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My landlord won't stop my other tenant from disturbing and harassing me Quiet Enjoyment

Discussion in 'Living in, Use of the Premises' started by Ribor, Jul 8, 2020.

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  1. Zigner

    Zigner Well-Known Member

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    I don't disagree with this sentiment...
    But at this point, the OP really doesn't have enough to obtain anything beyond a temporary restraining order (a few days) until the hearing is held. Even the vague threat of "I'm going to beat you up" might not be enough without any other actions.
     
  2. Tax Counsel

    Tax Counsel Well-Known Member

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    As Zigner points out, Ribor apparently did send complaints in writing to the landlord, thus putting the landlord on notice of the issue. So my next step if I were Ribor would be to consult a landlord-tenant attorney as I suggested before. The lawyer might write a letter to the landlord informing him of the covenant of quiet enjoyment (likely the landlord has never heard of it) and that legal action may follow should the landlord not take care of the problem, assuming that California case law would support it. That letter might be all it takes for the landlord to start acting to resolve this. If nothing else the breach of the covenant might be a good basis for Ribor to break the lease without penalty so he can move someplace quieter.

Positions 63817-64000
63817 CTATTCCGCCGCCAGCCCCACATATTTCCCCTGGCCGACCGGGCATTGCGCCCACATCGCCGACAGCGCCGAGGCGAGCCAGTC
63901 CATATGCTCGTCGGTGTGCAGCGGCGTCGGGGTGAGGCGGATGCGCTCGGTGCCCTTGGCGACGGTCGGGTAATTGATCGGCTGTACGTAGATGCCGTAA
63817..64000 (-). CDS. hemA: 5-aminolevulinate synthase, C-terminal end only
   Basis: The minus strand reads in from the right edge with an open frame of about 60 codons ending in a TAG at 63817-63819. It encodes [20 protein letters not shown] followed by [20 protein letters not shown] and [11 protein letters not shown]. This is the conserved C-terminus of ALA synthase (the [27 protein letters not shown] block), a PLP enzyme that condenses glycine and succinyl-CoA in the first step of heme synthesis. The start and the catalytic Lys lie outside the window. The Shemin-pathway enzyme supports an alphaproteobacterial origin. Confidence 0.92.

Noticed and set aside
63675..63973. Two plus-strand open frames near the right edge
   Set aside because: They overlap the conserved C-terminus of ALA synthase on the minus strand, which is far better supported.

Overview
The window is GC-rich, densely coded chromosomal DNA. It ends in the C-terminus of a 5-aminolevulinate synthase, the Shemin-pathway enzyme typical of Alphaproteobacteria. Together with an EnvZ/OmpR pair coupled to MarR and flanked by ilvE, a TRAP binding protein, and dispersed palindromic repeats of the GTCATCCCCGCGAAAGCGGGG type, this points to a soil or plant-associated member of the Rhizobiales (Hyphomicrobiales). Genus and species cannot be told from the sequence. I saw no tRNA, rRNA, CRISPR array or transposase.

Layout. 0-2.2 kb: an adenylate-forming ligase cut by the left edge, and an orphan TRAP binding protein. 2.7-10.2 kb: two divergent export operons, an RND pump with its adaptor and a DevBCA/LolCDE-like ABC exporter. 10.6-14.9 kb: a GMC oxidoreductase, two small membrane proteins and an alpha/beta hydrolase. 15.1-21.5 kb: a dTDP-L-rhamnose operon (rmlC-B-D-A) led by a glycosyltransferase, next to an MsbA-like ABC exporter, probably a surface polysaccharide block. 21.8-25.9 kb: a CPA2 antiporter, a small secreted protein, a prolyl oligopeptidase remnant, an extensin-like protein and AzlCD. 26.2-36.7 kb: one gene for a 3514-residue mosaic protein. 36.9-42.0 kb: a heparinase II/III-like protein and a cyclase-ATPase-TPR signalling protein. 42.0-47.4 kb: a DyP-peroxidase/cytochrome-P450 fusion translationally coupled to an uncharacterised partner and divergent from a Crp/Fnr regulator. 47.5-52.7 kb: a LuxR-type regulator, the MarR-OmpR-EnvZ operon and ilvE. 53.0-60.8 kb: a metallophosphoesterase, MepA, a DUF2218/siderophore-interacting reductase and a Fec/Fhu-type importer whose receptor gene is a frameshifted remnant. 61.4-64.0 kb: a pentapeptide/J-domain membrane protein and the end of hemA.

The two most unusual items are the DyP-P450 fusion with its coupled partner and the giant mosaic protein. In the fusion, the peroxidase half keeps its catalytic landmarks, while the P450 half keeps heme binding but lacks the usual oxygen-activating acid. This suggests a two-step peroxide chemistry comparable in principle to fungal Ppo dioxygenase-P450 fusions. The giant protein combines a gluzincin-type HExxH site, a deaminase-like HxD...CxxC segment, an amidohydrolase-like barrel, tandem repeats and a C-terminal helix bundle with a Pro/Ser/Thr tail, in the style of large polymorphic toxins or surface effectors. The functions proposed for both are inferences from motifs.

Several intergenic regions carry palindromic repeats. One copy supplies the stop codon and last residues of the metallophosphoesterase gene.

3. PayrollHRGuy

    PayrollHRGuy Well-Known Member

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    TM, are you suggesting that it is a bad idea to report the illegal acts to the police? The OP was threatened with violence.
     
  4. Tax Counsel

    Tax Counsel Well-Known Member

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    Not at all. He should report that to the police. But that doesn't take care of the noise issue.
     
  5. Zigner

    Zigner Well-Known Member

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    Actually, it may help. The noise is (as was posted previously) violating the law.
     
  6. PayrollHRGuy

    PayrollHRGuy Well-Known Member

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    It might if they come and charge the neighbor with violation of the law I posted.
     
  7. Tax Counsel

    Tax Counsel Well-Known Member

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    Again, he certainly should report it. Maybe something will happen from it that would actually get the neighbor locked up for awhile. But the point is that the OP can also take direct action on the noise issue, too, rather than hoping that the police and prosecutor will actually do something about the threats. This is not a situation in which the OP is must choose between one course of action or the other, which is almost what it sounds like you are implying. The OP can pursue both at the same time. The fact that I addressed one course of action does not mean that is the only thing the OP can do or that I think that would be the case.
     
  8. Tax Counsel

    Tax Counsel Well-Known Member